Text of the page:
ACM Fellows
United States, United States – 2013

For contributions in cross-layer wireless networking, wireless network coding, and Internet congestion control.

Grace Murray Hopper Award
United States, United States – 2012

For her seminal contributions to the theory and practice of network congestion control and bandwidth allocation.

Dina Katabi's dissertation work on the explicit Control Protocol (XCP) is one of the most important contributions in the area of network congestion control. It has introduced theoretical methods  in particular, stability analysis from control theory  to the design of scalable practical network protocols. Such protocols aim to minimize network congestion, thereby maximizing utilization efficiency, while ensuring a fair allocation of capacity among different flows that compete for the same bandwidth. Katabi's XCP was the first protocol to achieve both goals simultaneously without imposing the impractical requirement that routers maintain per-flow state. Her innovation is based on the novel and theoretically justified observation that congestion control mechanisms and capacity allocation among flows can be addressed separately. She designed an ingenious packet-marking scheme to carry information about network congestion and used methods from control theory to show that her algorithm provided a stable solution  for suitable values of the algorithm's parameters  to the delayed-feedback control problem defined by this scheme. Her work thus solved an important practical problem in a novel and rigorous way while opening up hitherto unexplored connections between networking and control theory.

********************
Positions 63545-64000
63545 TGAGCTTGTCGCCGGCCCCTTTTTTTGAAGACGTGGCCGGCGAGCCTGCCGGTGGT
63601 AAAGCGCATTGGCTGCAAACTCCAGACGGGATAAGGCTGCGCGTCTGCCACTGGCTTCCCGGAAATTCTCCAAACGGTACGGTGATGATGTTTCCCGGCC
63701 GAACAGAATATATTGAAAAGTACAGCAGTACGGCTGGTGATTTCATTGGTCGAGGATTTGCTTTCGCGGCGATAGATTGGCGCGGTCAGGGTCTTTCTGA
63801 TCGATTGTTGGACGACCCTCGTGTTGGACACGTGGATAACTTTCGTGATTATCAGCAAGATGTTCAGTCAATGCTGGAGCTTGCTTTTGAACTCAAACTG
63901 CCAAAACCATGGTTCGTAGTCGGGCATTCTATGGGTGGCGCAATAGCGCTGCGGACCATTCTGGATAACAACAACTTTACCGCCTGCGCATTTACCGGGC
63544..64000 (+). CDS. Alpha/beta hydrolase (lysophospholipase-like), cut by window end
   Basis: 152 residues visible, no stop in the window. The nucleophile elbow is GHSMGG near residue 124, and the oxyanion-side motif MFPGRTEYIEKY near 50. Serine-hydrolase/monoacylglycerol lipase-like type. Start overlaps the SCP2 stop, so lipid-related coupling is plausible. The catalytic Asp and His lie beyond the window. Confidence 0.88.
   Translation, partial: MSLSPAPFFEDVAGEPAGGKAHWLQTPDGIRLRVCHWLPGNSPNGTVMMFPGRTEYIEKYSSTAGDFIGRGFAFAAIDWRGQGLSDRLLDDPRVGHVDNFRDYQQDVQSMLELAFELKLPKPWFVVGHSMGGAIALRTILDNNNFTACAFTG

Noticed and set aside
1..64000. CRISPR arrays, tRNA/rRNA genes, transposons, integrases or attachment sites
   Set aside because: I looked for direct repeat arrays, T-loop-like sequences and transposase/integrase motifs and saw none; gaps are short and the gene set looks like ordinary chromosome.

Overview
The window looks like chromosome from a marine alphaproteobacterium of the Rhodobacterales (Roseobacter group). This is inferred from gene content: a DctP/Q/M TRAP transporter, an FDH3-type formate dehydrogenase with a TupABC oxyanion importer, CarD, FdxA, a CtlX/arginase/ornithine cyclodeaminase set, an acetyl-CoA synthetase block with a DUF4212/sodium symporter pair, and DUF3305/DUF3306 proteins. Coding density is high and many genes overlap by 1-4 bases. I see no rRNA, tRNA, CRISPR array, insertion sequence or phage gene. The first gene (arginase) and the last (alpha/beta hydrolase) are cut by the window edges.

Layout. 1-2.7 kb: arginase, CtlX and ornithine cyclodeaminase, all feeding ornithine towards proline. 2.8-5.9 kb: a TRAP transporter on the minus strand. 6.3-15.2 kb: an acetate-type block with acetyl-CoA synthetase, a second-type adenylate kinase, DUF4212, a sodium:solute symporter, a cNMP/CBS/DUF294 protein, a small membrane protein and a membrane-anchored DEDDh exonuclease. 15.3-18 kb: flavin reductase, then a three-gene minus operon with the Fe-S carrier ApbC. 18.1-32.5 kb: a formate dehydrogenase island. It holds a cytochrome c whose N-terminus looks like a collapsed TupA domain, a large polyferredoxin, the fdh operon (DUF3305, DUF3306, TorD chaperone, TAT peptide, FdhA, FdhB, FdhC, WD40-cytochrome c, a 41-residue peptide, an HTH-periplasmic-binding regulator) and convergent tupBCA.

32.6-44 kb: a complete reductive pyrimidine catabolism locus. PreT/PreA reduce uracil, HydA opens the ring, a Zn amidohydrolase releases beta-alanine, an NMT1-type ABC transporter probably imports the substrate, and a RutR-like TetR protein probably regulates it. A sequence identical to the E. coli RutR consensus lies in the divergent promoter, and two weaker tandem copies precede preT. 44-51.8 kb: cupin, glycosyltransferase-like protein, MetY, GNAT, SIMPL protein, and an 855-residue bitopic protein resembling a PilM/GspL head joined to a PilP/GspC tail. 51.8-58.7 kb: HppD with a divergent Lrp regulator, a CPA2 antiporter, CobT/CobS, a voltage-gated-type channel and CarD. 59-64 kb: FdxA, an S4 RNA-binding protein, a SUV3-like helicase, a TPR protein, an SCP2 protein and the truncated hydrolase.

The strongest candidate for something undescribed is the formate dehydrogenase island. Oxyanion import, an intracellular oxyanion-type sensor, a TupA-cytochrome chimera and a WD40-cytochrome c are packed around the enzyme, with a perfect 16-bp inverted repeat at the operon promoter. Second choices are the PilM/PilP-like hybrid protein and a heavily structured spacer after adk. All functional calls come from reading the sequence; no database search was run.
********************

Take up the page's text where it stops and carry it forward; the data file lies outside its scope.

Katabi's research on XCP initiated a new approach to network protocol design and is essential reading for current courses in the area. Her ideas have impacted many subsequent protocols and computer systems. Perhaps more importantly, by changing the way we think about the algorithmic control of network behavior, Katabi's work is likely to impact future Internet developments to an even greater extent.

Press Release

Doctoral Dissertation Award
United States, United States – 2003

For her dissertation, Decoupling Congestion Control from the Bandwidth Allocation Policy and its Application to High Bandwidth-Delay Product Networks, nominated by the Massachusetts Institute of Technology.